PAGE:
• Each employee should be aware of his/her area-specific needs for fire response (i.e., is there a handicapped coworker in a wheelchair who will need special assistance to leave the area in the event of a fire, or is your unit temporarily undergoing renovation so you may need to use other avenues of exit in a fire?) and should know the safest means of evacuation from his/her unit should evacuation be necessary.


  • The University of Toledo Police Department is the official law enforcement agency on all campuses. On HSC, The University of Toledo Medical Center Security Department is located on the ground floor of the Mulford Library Building, and operates 24 hours per day.  On MC UTPD is located in the Transportation Center, and operates 24 hours per day.  
  • UT Police can be reached at 419-530-2600. HSC Security can be reached at 419-383-2600.
  • All employees, especially those in security-sensitive areas (Pharmacy, Emergency Department, Pediatrics, for example) can minimize security risks by reporting all suspicious persons and activities to Campus Police at the appropriate number, by filing police reports for any crimes they are victim to, keeping doors locked and secured at all times (such as at the entrance into the treatment area of the Emergency Dept.), and by being knowledgeable and aware of their surroundings at all times.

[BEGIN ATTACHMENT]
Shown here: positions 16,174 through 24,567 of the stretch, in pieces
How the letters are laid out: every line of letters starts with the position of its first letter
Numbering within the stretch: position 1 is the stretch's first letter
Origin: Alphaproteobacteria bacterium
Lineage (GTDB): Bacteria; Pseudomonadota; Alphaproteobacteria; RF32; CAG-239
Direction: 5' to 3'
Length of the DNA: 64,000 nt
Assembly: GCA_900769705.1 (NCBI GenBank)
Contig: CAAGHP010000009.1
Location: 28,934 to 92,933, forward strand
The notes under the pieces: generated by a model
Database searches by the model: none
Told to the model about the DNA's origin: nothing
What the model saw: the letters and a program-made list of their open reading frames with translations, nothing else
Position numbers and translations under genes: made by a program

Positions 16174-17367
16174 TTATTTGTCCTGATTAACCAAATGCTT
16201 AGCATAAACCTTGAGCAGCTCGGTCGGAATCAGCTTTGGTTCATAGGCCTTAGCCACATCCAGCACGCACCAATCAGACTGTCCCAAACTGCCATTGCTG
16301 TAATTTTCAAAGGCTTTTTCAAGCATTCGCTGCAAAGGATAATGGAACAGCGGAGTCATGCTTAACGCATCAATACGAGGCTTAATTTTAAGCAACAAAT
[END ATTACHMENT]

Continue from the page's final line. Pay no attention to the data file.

• The campus purchases, uses, stores and disposes of many different kinds of hazardous materials. Many of them can be dangerous or deadly if not handled properly.  Always read labels on containers before you use the contents, know where Safety Data Sheets (SDS’s) are located online in the CHEMWATCH database for your convenient use.  You will find your sheets located in a labeled folder at the following website http://www.utoledo.edu/depts/safety/ChemWatch.html Use department-approved transport containers and devices when transporting hazardous materials.  Always check with your supervisor about the proper procedure to follow in using, transporting or disposing of hazardous materials or waste.  Call the Environmental Health and Radiation Safety Department at 419-530-3600 for any questions you may have about hazardous materials and waste.